England’s most prestigious universities have claimed that a short-termist approach from regulators is hampering their efforts to improve the diversity of their student intake.
In a submission to the Office for Students, the Russell Group says that institutions should be allowed to submit access agreements every five years, instead of annually. The mission group claims that multi-year plans would “help universities make a bigger impact in widening access”.
If they wish to charge higher level fees, universities must have sign-off from the OfS on their access agreements, which set out how they will increase their recruitment of and support for students from under-represented groups, such as those from ethnic minorities or lower socio-economic backgrounds.
The Russell Group is often criticised for many of its members’ slow progress on widening access and last month the OfS singled out the universities of Oxford and Cambridge for failing to meet promises to conduct evaluation of bursary spending made in their last access agreements.
Sarah Stevens, the Russell Group’s head of policy, told Times Higher Education that five-year plans would allow universities to put more emphasis on reaching disadvantaged students from an early age and to improve their work with schools.
“Widening access to university is a complex endeavour and it requires a sustained approach over time. Requiring universities to set access and participation plans that last for just one year is not the most sensible way of approaching it,” she said. “Focusing on setting longer-term strategies, with coordination from government to improve understanding of what works in widening access, would really help to accelerate the pace of change.”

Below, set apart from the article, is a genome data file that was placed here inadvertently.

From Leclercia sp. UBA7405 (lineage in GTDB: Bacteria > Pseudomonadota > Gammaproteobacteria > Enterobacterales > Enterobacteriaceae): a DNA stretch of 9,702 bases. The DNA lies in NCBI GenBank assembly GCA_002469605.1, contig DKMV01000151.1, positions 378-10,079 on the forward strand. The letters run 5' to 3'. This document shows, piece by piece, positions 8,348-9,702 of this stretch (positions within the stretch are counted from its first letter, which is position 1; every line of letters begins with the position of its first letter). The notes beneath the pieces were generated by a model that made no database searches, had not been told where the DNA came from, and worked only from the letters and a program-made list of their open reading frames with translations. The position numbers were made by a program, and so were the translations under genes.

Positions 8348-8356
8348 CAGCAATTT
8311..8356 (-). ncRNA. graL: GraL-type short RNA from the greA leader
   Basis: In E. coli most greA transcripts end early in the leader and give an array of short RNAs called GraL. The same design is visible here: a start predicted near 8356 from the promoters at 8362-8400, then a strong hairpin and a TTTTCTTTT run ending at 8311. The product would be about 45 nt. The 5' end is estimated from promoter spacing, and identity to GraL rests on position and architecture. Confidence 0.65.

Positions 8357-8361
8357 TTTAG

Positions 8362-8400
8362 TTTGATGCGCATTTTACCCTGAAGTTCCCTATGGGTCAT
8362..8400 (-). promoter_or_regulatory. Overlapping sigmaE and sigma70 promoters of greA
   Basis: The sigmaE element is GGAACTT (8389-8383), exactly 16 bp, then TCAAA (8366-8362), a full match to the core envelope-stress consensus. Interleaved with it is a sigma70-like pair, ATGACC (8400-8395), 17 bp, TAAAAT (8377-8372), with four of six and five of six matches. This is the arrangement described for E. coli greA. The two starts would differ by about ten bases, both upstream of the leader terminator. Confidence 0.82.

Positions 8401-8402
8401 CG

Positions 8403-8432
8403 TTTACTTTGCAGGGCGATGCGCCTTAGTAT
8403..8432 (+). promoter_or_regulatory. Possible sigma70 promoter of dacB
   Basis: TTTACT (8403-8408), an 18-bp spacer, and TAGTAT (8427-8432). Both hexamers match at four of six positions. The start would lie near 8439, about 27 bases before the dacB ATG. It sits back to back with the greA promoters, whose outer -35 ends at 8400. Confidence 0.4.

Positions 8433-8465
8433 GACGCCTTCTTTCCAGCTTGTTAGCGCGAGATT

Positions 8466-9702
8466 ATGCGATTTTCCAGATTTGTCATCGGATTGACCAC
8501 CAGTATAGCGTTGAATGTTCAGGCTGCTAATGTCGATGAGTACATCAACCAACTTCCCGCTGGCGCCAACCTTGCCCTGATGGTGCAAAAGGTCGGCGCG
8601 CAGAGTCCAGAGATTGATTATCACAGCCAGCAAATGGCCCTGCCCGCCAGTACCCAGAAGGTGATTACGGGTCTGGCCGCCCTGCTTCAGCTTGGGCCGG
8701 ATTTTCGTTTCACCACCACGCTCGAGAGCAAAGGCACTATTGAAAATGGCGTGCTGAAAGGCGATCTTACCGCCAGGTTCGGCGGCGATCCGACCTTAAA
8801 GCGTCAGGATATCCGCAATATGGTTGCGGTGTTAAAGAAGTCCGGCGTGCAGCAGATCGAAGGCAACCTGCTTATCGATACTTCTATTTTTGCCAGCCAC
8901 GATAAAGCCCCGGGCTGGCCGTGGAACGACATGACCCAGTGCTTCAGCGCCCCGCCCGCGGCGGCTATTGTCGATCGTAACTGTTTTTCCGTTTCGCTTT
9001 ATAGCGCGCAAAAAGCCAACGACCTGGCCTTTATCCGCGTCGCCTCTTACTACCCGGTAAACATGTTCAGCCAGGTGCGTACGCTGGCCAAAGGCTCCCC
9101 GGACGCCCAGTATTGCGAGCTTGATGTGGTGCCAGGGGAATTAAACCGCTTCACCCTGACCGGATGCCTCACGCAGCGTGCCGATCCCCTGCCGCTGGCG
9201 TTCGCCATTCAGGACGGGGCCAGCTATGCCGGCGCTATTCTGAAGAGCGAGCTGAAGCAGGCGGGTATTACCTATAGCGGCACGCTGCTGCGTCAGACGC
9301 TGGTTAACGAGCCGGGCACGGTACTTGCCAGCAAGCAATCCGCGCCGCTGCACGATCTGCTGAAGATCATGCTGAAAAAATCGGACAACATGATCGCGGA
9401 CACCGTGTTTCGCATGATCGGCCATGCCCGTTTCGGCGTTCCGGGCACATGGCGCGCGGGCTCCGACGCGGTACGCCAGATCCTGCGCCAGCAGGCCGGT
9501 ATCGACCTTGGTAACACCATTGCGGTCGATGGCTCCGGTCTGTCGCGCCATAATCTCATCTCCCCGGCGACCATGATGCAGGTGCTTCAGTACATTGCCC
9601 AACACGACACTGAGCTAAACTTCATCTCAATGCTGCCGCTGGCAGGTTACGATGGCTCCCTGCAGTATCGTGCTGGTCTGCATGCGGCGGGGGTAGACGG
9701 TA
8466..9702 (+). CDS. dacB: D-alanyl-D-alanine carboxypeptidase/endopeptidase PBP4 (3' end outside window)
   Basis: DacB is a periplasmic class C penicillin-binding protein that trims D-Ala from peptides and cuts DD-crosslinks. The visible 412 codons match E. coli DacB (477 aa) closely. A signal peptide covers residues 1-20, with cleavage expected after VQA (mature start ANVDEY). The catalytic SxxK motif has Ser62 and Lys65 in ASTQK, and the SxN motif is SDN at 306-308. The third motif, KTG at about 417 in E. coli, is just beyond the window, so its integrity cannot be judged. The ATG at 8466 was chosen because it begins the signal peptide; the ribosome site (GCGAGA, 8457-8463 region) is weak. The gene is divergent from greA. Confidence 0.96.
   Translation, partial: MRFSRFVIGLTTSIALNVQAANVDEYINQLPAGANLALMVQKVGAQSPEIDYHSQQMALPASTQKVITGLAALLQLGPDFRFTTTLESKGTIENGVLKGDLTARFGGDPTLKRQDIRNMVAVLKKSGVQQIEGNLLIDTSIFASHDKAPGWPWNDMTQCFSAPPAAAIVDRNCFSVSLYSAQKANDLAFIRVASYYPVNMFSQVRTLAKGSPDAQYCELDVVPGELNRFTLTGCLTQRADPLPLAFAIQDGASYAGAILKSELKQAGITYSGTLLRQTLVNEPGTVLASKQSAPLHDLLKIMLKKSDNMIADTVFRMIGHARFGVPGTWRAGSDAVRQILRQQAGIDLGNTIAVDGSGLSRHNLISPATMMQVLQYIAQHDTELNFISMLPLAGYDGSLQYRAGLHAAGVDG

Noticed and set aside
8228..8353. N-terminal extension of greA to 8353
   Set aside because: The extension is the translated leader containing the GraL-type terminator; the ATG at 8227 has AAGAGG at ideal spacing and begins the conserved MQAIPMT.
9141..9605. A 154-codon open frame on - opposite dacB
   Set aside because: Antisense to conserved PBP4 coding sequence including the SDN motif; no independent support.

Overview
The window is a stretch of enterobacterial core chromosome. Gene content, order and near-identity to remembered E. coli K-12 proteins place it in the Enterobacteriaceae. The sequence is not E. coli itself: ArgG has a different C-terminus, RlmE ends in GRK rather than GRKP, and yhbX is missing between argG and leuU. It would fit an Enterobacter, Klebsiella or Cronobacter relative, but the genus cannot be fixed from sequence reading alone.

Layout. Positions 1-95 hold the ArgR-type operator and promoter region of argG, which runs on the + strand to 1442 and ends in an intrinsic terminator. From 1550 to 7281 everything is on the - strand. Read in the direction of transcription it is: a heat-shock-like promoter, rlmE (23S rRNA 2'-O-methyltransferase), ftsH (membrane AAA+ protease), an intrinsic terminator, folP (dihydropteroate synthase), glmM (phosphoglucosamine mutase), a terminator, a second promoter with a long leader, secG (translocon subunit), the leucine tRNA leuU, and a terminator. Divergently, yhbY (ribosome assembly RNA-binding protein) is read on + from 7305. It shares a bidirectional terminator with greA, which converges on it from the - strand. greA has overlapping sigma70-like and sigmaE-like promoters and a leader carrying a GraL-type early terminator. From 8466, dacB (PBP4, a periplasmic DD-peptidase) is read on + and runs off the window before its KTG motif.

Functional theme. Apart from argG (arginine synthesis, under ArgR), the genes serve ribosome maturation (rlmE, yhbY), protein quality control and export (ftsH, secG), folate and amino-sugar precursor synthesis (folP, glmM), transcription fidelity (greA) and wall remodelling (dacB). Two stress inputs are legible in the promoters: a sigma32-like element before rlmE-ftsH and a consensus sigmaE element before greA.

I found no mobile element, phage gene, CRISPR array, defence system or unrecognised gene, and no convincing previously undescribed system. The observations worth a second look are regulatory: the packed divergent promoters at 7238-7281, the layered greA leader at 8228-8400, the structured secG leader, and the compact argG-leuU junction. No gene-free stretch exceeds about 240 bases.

Tim Bradshaw, the mission group’s chief executive, added that “the unintended outcome of annual plans has been that universities are often forced to compete with each other on recruitment to meet short-term targets”. He argued that a “horizon shift” was needed in the regulation.
However, other sector experts have expressed scepticism about whether longer-term plans would boost widening access.
Graeme Atherton, director of London-based widening participation network AccessHE, said that the current system did not prevent universities from planning in advance.
“There are four-year milestones that you have to set. Writing the agreement can be painstaking, but they are valuable things to have,” he said. “I wouldn’t want to dilute what has, despite some criticism surrounding how universities are actually using their resources, been very effective in ensuring widening access has remained a priority for every institution.”
Dr Atherton argued that reducing the frequency of access agreements would “reduce the amount of public scrutiny about how universities operate”, and suggested that this would be unwise.
Jacqueline Stevenson, head of research in the Sheffield Institute of Education at Sheffield Hallam University, expressed concern that calling for five-year access agreements was a “distraction technique”.
“There is nothing stopping universities from setting five-year strategies now,” she said. “Universities can develop their own institutional strategy for however many years they want and then use the annual plan to report on it.”
Professor Stevenson said that, rather than calling for regulatory change, Russell Group universities “need to be interrogating why they have been unable to make their own progress”.
“With this proposal there is the danger that you are allowing people to delay action,” she added. “The annual reports give an imperative that it has to be rapid, because we cannot go on not changing the sector sufficiently. Progress has been too slow for too long.”